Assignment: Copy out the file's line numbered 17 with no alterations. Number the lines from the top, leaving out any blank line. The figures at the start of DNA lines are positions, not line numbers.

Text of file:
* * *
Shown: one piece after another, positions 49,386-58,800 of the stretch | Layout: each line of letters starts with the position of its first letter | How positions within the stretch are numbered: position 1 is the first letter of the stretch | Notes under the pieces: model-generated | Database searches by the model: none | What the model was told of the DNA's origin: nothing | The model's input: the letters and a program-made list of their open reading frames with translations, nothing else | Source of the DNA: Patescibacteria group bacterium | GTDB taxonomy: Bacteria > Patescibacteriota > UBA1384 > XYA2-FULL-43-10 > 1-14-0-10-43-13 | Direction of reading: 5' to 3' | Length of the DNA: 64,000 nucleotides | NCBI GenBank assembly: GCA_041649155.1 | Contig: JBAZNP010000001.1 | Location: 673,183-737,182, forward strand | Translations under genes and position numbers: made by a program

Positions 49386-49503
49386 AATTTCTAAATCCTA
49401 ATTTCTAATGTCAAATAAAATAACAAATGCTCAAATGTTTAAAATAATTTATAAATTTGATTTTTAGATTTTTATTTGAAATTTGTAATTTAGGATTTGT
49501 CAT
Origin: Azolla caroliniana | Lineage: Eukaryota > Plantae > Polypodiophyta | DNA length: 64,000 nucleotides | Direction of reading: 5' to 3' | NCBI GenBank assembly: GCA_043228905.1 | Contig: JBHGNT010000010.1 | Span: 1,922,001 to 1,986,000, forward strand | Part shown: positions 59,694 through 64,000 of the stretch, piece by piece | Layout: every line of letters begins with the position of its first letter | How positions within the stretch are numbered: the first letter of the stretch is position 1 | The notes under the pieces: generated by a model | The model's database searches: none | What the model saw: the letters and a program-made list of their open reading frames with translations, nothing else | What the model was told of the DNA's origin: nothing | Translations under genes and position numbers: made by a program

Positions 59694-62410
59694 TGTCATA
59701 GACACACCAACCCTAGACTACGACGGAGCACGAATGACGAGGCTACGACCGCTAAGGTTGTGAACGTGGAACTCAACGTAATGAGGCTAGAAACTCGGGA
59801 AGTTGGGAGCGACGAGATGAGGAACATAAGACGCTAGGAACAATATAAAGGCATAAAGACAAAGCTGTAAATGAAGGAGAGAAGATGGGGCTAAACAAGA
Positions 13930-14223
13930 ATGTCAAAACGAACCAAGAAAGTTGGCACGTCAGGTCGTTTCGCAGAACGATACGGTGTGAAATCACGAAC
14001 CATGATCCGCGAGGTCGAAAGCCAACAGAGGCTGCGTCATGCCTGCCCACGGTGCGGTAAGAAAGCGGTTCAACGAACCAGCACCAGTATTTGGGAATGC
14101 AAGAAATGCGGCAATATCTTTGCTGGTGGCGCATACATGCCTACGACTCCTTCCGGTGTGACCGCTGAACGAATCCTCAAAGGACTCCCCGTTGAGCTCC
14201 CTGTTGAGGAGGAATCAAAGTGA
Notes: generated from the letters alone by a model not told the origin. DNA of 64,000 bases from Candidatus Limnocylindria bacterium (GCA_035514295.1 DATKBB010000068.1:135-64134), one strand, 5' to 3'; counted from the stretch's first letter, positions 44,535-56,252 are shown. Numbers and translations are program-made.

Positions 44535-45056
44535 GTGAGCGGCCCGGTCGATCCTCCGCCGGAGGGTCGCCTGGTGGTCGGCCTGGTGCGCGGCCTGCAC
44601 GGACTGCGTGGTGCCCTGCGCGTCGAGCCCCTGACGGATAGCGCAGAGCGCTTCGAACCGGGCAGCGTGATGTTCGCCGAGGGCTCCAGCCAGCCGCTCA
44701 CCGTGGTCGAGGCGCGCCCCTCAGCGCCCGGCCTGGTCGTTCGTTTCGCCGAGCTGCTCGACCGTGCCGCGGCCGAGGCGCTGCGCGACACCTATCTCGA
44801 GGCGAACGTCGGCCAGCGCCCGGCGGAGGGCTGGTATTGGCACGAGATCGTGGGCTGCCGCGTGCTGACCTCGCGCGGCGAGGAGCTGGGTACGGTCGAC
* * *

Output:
Positions 44535-45056